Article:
Hello avid readers, welcome to this week’s edition of History Wednsday. Today we would be telling you about Odinjo. Odinjo is one of the popular places in Ibadan located around Muslim.

Some years back, there was a man whose name was As̩àdó Adébímpé, an Ifá  priest. He instigated an action that led to the naming of Odíńjó. He was a native of Ọ̀ọ̀rìn in Kwárà State. He came from Ọ̀ọ̀rìn to Aṣ̩ípa’s compound in Ọ̀yọ́ town where he first settled down with his family at that time. But when a war ensued in Ọ̀yọ́ town, which almost consumed it, he and his family left Ọ̀yọ́ town for Afọbajẹ’s compound at Ọjà’ba in Ìbàdàn.

An important event occurred during As̩àdó’s stay in Ibadan. This event prompted the Baálè  of the town to summon all Ifá priests. As̩àdó was selected because of his powerful and competent characteristics. Only As̩àdó’s divination came to pass. This made other Ifá priests accord him great respect.

After a while, As̩àdó and his family left Ọjà’ba for another place called Odò Òkun. There, they had much water problem. As an Ifá priest, As̩àdó consulted the Ifá oracle for the best location to reside at. Ifá oracle advised that he should go to a hilly place to settle there. He obeyed and they moved from Odò Òkun to a hilly place.

Àbíkú ‘a child who comes back after death’ plagued As̩àdó. All his wives usually gave birth to àbíkú. Since there is a saying in Yoruba that ‘fìtílà kan kìí ń rína ríìdí ara rẹ̀’ which  literally means that ‘a lamp does not usually sees itself’, he decided to seek the help of other Ifá priests who consulted Ifá oracle on his behalf in order to find solution to his predicament. The proffered solution was that whenever any of his wives gave birth, he should allow one of his slaves who is deaf to back the baby to prevent the baby’s death. As̩àdó accepted the divination.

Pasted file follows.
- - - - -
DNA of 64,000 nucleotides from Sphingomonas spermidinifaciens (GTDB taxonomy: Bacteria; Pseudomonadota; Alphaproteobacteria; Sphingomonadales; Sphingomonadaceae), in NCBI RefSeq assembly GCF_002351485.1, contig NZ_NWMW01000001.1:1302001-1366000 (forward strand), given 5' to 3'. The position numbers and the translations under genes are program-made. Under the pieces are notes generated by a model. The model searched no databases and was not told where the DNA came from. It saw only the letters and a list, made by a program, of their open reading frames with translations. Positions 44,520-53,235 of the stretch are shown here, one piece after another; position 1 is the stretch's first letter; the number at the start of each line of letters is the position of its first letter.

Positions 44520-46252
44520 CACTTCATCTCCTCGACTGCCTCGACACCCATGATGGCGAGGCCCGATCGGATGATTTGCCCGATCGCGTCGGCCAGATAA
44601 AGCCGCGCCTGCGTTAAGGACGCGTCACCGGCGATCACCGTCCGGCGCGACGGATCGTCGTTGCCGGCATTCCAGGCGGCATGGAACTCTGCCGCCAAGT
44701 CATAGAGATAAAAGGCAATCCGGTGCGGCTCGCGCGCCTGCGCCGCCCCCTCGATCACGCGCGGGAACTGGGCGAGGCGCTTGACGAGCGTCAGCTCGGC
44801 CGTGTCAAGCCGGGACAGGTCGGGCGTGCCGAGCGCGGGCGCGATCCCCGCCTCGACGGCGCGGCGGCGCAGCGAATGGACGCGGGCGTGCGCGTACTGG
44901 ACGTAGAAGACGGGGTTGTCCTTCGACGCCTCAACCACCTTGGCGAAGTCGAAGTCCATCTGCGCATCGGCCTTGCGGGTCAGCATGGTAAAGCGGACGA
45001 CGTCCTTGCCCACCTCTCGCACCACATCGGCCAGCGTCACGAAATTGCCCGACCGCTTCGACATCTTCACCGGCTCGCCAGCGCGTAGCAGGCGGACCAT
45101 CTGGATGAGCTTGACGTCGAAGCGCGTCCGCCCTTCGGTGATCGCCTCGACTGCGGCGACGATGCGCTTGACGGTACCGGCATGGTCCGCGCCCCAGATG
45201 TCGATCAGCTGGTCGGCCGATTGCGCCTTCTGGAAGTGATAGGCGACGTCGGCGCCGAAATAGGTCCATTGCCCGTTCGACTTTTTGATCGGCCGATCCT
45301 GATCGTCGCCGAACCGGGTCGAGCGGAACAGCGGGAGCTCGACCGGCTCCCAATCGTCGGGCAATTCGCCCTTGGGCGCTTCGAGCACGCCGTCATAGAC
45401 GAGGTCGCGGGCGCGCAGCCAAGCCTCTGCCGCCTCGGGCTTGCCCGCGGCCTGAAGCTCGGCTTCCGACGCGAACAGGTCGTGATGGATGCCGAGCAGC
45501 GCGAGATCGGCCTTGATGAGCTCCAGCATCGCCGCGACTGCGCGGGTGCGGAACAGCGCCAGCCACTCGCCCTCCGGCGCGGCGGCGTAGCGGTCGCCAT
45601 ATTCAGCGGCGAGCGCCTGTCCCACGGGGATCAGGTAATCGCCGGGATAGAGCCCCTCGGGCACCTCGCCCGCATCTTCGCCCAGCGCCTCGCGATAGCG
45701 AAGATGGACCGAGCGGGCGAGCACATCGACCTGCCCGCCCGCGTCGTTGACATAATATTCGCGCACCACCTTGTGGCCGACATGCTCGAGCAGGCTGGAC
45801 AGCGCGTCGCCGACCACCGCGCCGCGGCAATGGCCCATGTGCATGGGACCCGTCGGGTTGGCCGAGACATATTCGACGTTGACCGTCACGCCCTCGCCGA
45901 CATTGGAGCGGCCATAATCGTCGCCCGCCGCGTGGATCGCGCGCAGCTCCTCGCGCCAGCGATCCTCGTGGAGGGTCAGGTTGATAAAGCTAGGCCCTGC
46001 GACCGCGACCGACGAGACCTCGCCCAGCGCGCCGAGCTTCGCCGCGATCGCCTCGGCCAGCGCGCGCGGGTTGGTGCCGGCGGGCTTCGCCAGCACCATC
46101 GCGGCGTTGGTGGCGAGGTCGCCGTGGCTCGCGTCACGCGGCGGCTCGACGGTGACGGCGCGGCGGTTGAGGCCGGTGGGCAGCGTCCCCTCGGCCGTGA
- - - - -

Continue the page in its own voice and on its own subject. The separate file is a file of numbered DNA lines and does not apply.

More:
Years later, one of his wives gave birth. He allowed one of the deaf slaves back the child and the tradition started.

One day, As̩àdó was celebrating Ifá festival alongside other Ifá priests. The festival was accompanied with drumming and dancing. Present at this festival was As̩àdó’s deaf slave who was backing the baby. The slave, though deaf but not blind, joined in the dancing on seeing others dancing. He copied what the people were doing. His dancing attracted the people’s attention at the Ifá festival and this initiated praise songs for the deaf slave. The people started spraying him with money with the baby on his back. People started saying ‘odi ń jó’ meaning ‘the deaf is dancing’.

After the Ifá festival, it became a norm for people to describe As̩àdó’s place with the event that happened. Hence, whenever people wanted to go to the place, instead of saying they were going to ‘ibi tí òké wà’ ‘where there is a hill’, they would rather say they were going to ‘ibi tí odi ti ń jó níjọ́sí’ meaning ‘the place where the deaf was dancing the other day’. Gradually, the name of the place changed from its former name ‘ibi tí òké wà’ to ‘ibi tí odi ti ń jó níjọ́sí’ during the Ifá festival.

Later, it was shortened to ‘Odíńjo’ as the place is called till today.

Olatunji Muibat Opeyemi is a graduate of the University of Ibadan, Department of Linguistics and African Languages.


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